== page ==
March 24, 2008
Astronauts Celebrate After Marathon Work
The Endeavour astronauts celebrated their successful efforts to expand the international space station late Sunday, as they prepared to end a marathon visit to the orbital outpost.
The shuttle's seven astronauts are scheduled to depart the station on Monday, shortly before 7 p.m. CDT, after delivering the first piece of a Japanese science laboratory and a Canadian robotic handyman.
Endeavour commander Dom Gorie compared the whirlwind pace of assembly activities since the shuttle docked on March 12 to the NCAA Men's Basketball Championship tournament, or March Madness.
The shuttle crew's visit included five spacewalks.
"It's wonderful to be in the tournament. We've won five games, and we got a couple more to get to the finals," Gorie told a news conference with the 10 astronauts aboard the two spacecraft. "Every spacewalk was a win. We got a couple of more to go, the undocking and the landing. But we have a great winning team."
After their departure, the shuttle astronauts will prepare for Endeavour's return to Earth. The shuttle's touchdown at NASA's Kennedy Space Center in Florida is scheduled for 6:04 p.m. CDT Wednesday, ending a 16-day voyage, the longest shuttle assembly mission to the space station to date.
The weather outlook is favorable.
Over the weekend, mission managers cleared Endeavour's heat shield for landing based on the damage inspection conducted by the astronauts on Friday, said NASA flight director Kwatsi Alibaruho.
The module delivered by Endeavour's crew cemented Japan's participation in the space station alongside the United States, Russia, Canada and an alliance of European nations.
The storage compartment is scheduled to be joined in late May by a larger Japanese enclosure in which astroanuts can carry out a range of physics and biology experiments. The final piece of the Japanese hardware, an external experiment platform, will be launched in early 2009.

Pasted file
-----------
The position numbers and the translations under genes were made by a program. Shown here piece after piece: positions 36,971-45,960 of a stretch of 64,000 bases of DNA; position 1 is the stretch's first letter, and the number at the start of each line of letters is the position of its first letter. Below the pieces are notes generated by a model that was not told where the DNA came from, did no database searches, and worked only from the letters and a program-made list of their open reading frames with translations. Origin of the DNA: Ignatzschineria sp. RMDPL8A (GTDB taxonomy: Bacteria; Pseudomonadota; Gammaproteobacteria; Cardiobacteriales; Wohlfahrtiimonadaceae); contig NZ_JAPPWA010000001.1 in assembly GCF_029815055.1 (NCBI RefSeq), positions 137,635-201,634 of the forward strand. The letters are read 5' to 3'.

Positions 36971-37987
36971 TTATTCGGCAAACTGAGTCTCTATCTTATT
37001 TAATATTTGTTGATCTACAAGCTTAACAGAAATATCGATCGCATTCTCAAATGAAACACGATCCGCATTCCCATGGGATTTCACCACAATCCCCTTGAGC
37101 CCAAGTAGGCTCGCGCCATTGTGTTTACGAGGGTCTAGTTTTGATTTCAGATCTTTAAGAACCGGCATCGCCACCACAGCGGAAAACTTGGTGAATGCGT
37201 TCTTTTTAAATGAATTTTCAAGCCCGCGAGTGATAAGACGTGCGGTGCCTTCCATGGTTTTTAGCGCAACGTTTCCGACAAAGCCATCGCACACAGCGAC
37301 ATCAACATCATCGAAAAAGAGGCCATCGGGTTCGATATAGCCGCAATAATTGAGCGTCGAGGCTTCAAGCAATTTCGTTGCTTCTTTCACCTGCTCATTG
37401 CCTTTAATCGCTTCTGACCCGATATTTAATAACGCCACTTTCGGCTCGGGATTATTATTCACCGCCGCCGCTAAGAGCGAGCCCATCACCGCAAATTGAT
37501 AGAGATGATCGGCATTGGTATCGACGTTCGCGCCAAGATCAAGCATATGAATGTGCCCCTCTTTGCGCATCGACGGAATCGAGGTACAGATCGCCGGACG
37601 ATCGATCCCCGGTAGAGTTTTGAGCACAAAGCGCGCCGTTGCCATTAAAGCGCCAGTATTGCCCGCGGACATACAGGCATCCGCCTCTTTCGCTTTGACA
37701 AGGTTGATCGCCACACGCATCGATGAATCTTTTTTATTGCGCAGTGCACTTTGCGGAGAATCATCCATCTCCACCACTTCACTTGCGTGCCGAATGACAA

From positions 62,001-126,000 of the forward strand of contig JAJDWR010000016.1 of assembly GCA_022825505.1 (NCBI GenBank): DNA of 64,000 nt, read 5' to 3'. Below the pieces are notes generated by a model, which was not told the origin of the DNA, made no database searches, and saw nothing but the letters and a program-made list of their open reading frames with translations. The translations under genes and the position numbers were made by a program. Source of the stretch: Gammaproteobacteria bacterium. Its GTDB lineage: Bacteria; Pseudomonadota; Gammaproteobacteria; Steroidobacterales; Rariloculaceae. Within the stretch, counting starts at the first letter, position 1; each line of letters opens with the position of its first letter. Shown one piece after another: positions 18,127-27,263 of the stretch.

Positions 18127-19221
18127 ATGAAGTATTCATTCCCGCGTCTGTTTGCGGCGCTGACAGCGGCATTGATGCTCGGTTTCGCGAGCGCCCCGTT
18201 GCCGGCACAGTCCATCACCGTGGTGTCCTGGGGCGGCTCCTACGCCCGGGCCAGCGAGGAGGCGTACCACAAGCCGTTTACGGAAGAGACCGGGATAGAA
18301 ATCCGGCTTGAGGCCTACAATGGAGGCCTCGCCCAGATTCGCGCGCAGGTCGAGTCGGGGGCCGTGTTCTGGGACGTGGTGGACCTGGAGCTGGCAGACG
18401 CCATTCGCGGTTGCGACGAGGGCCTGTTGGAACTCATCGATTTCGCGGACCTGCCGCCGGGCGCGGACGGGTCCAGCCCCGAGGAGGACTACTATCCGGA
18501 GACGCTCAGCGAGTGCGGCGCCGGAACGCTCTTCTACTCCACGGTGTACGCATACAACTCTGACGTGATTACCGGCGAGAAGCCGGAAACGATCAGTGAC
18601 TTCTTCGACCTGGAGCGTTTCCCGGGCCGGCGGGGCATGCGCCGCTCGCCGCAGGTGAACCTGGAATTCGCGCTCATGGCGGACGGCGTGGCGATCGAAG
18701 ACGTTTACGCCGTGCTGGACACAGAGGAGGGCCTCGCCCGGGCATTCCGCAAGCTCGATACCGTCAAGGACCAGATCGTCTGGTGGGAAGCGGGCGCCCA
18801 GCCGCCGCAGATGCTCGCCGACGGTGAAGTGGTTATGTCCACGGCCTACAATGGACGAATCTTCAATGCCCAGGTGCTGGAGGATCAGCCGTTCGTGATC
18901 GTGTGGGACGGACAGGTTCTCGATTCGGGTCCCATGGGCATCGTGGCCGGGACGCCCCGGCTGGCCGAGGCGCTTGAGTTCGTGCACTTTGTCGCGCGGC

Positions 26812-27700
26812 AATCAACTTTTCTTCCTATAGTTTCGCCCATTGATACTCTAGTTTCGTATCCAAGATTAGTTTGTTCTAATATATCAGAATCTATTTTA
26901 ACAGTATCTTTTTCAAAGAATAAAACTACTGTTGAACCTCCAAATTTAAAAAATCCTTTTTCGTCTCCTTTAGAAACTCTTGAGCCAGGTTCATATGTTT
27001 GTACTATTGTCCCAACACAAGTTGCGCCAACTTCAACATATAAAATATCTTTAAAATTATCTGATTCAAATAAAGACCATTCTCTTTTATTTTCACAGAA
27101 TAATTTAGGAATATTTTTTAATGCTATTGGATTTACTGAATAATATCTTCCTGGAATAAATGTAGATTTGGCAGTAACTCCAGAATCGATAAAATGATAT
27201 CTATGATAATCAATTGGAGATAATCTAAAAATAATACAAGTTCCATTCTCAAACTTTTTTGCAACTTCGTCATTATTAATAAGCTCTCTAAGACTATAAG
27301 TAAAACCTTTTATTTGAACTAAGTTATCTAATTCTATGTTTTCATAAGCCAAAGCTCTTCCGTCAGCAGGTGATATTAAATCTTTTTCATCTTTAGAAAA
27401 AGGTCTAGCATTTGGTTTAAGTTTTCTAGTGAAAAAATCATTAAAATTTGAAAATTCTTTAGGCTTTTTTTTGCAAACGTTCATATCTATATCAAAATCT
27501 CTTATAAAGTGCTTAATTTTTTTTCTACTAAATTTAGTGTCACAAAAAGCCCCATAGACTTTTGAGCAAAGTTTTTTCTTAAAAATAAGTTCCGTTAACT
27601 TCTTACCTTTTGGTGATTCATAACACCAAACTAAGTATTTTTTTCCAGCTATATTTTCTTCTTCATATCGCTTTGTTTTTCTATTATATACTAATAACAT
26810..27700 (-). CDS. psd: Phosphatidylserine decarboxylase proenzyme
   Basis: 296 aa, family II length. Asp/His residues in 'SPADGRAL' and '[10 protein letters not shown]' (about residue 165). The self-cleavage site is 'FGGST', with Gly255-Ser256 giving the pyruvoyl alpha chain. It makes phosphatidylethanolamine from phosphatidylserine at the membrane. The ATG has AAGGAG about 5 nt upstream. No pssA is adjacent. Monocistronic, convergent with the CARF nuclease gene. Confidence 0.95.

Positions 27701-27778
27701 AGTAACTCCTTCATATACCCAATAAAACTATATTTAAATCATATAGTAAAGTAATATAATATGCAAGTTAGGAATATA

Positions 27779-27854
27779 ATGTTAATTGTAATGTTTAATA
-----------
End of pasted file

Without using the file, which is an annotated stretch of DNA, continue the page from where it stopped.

"We have seen some incredible changes on the station, and it's been a real privelege to be here and see that," said Peggy Whitson, the space station's commander.
The five spacewalks conducted during Endeavour's stay match the most accomplished on a single shuttle mission. Three of the outings were devoted to the assembly of Dextre, a Canadian robot that was parked outside the station's American laboratory module.
The 12-foot-tall robot was developed to take on some of the spacewalking maintenance tasks usually assigned to the astronauts. NASA has not decided when the robot will make a debut.
Endeavour leaves behind American Garrett Reisman , who takes the place of French astronaut Leopold Eyharts as a station resident. Eyharts arrived in February aboard the shuttle Atlantis with the European Columbus science module.
Reisman will remain on the station until June, when he will ride back to Earth aboard the shuttle Discovery.
Whitson and Russian Yuri Malenchenko are nearing the end of a six-month tour of duty. They're due back on Earth April 18, when their Russian Soyuz spacecraft descends into remote Kazakhstan.
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